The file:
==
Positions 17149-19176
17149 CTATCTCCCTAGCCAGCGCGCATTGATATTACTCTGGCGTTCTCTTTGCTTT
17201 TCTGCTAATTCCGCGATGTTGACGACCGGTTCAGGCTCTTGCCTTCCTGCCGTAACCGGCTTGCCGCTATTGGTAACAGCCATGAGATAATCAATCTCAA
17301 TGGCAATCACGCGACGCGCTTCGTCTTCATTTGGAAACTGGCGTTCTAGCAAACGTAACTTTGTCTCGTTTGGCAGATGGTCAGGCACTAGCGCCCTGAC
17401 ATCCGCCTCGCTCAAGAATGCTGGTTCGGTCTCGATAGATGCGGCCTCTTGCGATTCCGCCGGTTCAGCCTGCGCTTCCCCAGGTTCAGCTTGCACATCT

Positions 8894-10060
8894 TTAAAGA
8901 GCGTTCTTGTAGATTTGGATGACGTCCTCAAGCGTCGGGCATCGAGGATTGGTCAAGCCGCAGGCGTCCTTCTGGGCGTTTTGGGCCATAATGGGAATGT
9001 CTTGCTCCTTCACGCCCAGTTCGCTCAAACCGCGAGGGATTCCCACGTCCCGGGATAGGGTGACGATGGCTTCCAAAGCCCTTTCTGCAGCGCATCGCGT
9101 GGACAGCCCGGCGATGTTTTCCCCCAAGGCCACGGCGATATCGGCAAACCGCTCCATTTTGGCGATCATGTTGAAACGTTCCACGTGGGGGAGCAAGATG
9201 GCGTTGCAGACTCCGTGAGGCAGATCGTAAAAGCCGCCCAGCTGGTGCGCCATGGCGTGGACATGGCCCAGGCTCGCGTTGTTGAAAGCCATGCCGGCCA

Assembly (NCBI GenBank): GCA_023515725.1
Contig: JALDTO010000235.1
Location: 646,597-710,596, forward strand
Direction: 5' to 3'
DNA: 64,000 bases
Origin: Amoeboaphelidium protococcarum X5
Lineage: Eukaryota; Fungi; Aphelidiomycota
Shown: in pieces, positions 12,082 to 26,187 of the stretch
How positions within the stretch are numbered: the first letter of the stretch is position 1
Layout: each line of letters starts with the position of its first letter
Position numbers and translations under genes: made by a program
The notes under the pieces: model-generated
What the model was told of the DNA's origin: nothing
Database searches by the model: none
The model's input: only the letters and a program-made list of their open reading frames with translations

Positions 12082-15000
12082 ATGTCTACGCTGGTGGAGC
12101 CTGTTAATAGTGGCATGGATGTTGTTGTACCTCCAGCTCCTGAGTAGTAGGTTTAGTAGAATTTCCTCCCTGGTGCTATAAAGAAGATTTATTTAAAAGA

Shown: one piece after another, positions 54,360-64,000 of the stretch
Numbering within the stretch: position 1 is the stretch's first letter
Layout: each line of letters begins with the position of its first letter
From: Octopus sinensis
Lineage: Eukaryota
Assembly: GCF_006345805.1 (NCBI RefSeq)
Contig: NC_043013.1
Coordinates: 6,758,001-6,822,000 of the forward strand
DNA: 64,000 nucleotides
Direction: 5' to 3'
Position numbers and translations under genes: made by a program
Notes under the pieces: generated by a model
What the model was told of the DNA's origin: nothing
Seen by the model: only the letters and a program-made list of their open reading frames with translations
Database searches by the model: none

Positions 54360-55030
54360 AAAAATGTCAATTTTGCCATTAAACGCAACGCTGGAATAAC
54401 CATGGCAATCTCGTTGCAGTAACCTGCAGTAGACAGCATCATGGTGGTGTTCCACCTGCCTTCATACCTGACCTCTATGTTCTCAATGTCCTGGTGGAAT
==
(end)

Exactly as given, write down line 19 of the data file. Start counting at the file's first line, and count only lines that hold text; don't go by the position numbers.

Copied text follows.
Shown: in pieces, positions 12,082 to 26,187 of the stretch